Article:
He Said-She Said: Is Chivalry Necessary?
- Thursday, October 01, 2009
EDITOR'S NOTE: Each He Said-She Said column features a question from a Crosswalk.com reader with responses from a male and female point of view. If you've got a question about anything related to singleness, please CLICK HERE to submit (selected questions will be posted anonymously).
QUESTION: "A woman I was seeing told me that I didn't need to open the car door for her anymore or walk on the side closest to the street or do basically anything chivalrous at all. She said she could do it for herself and that it was not necessary. The problem is, I enjoy doing these things for a woman. I enjoy showing her that I care and that I am concerned about her protection and provision. Is there something wrong with me or is this just old-fashioned thinking? Is chivalry dead? And should I stop doing these things?"
HE SAID: First of all, I applaud you for your knowledge of these "acts of chivalry" and for your desire to carry them out. There are many men (and some women) who were never "given the memo" about these simple acts of considerate and courteous behavior toward a woman and many more who just don't care.
It seems as if we see fewer thoughtful acts of kindness being displayed toward one another. Some men have come to believe that respecting a woman is not "manly" and some women have been taught acceptance of kind gestures is a sign of weakness. It is a sad state of our society when men and women can't treat each other in a kind way without it being seen as controlling, demeaning, or improper.
I don't recall this concept in any of my biblical studies.
Opening the car door for someone or walking on the side closest to the street are not actions usually classified as being "wrong." These are typically signs you care about the person you are with, have concern for her safety, and desire to show her respect. I believe many women would accept these gestures gratefully (and surprisingly).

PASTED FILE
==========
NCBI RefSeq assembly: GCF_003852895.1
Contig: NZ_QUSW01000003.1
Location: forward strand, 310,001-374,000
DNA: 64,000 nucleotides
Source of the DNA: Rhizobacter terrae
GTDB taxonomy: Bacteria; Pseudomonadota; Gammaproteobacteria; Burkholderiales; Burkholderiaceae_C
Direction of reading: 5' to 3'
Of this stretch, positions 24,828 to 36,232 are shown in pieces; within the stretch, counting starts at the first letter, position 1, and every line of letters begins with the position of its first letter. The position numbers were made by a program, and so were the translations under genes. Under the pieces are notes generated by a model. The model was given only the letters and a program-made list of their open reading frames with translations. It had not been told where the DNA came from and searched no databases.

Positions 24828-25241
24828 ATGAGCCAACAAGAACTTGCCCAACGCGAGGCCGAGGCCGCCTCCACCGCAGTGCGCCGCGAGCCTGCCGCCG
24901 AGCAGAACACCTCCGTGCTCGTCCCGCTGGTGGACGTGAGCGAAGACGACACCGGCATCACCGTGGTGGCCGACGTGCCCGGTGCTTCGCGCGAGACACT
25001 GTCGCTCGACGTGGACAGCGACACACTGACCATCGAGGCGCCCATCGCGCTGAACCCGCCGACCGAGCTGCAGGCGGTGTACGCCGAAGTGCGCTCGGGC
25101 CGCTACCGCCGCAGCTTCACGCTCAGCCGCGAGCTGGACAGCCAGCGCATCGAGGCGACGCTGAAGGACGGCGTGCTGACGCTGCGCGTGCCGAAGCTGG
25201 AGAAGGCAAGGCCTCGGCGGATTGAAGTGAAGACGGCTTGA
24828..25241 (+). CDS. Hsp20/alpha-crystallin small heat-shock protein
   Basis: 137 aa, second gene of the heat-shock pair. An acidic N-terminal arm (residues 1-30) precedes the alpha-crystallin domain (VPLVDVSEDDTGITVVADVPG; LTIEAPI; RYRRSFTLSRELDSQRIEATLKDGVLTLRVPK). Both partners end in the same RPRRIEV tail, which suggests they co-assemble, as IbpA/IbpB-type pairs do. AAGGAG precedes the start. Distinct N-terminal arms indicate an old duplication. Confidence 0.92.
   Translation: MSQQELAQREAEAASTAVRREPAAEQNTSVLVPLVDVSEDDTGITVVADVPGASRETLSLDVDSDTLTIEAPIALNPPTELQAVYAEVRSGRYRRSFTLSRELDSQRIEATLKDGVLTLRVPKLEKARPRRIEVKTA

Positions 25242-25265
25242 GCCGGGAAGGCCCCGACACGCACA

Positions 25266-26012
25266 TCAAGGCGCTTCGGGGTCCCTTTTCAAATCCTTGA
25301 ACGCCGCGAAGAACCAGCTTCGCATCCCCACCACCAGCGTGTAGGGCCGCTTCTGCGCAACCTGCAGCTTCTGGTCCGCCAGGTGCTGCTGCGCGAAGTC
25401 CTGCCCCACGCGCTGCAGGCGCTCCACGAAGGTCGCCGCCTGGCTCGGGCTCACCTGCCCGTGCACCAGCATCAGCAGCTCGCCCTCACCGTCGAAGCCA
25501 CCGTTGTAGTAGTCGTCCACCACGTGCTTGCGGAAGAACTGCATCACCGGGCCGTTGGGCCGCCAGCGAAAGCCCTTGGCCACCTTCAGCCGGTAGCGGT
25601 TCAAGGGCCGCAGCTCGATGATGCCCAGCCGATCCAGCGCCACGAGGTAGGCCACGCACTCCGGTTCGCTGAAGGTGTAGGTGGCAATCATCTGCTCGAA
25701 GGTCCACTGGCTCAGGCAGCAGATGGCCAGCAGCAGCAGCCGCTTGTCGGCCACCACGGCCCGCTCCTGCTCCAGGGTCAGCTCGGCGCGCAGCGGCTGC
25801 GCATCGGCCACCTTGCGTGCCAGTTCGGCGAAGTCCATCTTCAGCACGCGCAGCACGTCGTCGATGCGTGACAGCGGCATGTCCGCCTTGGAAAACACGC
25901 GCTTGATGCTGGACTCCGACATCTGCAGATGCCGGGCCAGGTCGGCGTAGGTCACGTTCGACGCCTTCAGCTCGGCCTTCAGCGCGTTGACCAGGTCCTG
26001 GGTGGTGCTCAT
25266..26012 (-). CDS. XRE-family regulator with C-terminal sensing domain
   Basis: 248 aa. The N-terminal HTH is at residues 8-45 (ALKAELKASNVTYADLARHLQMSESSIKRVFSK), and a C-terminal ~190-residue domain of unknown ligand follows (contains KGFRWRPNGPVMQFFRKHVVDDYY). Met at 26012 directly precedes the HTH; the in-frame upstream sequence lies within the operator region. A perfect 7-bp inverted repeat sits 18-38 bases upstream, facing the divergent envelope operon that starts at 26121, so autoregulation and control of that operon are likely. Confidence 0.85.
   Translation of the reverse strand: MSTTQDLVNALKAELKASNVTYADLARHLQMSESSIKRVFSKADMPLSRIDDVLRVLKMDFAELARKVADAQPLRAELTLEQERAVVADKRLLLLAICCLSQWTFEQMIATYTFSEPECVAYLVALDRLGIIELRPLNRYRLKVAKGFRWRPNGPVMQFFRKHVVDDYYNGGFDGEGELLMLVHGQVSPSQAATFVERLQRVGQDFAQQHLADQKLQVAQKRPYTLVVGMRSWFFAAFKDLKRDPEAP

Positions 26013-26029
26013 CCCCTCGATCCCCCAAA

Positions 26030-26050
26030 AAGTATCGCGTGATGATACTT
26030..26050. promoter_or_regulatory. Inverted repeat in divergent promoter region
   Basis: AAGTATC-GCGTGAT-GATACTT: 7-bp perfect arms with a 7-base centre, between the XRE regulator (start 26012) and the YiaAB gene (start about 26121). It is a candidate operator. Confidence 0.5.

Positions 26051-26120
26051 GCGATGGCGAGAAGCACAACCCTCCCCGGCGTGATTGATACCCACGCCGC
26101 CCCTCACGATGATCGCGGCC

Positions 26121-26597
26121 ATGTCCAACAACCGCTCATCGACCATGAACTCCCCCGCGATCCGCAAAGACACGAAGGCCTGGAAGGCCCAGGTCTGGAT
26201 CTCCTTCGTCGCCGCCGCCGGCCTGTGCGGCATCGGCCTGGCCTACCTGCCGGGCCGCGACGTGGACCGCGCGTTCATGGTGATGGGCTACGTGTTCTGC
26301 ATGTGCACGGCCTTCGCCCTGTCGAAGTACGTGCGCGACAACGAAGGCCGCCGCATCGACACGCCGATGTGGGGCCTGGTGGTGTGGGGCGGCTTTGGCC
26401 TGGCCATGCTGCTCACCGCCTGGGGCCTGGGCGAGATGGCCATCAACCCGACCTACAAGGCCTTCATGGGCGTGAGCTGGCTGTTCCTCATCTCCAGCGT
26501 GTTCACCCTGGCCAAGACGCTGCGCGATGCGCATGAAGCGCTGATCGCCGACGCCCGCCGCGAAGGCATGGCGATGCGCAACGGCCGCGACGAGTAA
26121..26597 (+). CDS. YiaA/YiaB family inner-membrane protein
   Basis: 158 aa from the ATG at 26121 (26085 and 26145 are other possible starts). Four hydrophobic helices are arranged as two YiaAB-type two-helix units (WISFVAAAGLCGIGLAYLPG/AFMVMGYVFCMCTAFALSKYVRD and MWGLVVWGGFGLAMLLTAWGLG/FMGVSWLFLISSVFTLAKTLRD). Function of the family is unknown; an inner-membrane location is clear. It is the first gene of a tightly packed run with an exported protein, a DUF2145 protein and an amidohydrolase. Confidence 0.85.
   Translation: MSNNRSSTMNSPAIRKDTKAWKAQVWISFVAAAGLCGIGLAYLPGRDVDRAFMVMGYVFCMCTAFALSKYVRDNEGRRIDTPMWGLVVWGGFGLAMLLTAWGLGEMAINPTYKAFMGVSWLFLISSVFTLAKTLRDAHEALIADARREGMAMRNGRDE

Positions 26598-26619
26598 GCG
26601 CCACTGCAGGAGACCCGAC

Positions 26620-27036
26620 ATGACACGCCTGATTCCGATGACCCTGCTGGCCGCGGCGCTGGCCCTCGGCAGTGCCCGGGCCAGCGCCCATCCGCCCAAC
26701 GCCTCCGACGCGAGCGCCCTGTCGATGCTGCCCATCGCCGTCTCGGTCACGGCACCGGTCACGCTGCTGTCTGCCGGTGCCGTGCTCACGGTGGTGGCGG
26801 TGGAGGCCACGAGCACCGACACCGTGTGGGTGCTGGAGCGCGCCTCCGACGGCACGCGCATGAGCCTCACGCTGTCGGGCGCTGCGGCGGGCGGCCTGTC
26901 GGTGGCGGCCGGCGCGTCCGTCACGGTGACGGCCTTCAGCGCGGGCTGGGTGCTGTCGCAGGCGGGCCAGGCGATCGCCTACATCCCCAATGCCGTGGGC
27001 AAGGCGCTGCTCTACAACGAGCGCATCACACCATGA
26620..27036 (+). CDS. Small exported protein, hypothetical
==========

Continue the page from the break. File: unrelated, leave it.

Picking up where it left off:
For her to specifically ask you to stop doing these things signals something more than not having "old-fashioned" thinking.
Some women have never received any respect for who they are. They have been put down, mistreated or not shown common decency throughout their early years in relationships with their father, brothers, boyfriends or friends. As a result, they don't know how to handle being treated in a gracious way, nor feel comfortable accepting it.
Others have worked hard and gained respect through their accomplishments, feeling as if they don't need anything done for them. They are self-sufficient, highly capable and very independent. Having a door opened for them or being protected may make them feel as if you are putting them down or diminishing their ability to do such things on their own.
Still some don't want to be seen as a "girly-girl," perceived as relatively helpless who needs and depends upon a man for things. These acts of kindness may be interpreted as a means of control, dominance, or disrespect.
In a comparable way, I have struggled with being able to ask for help, accept kind gestures and receive gifts. I find it much easier to provide assistance than to receive it.
The Lord Jesus himself said, "It is more blessed to give than to receive" (Acts 20:35).
However, after years of trying to "do" for others, I frequently found I was not only extending a blessing, but receiving one back when the person accepted my offering thankfully. Thereby, when I don't accept a gesture from others gratefully, I am withholding a blessing meant for the giver.
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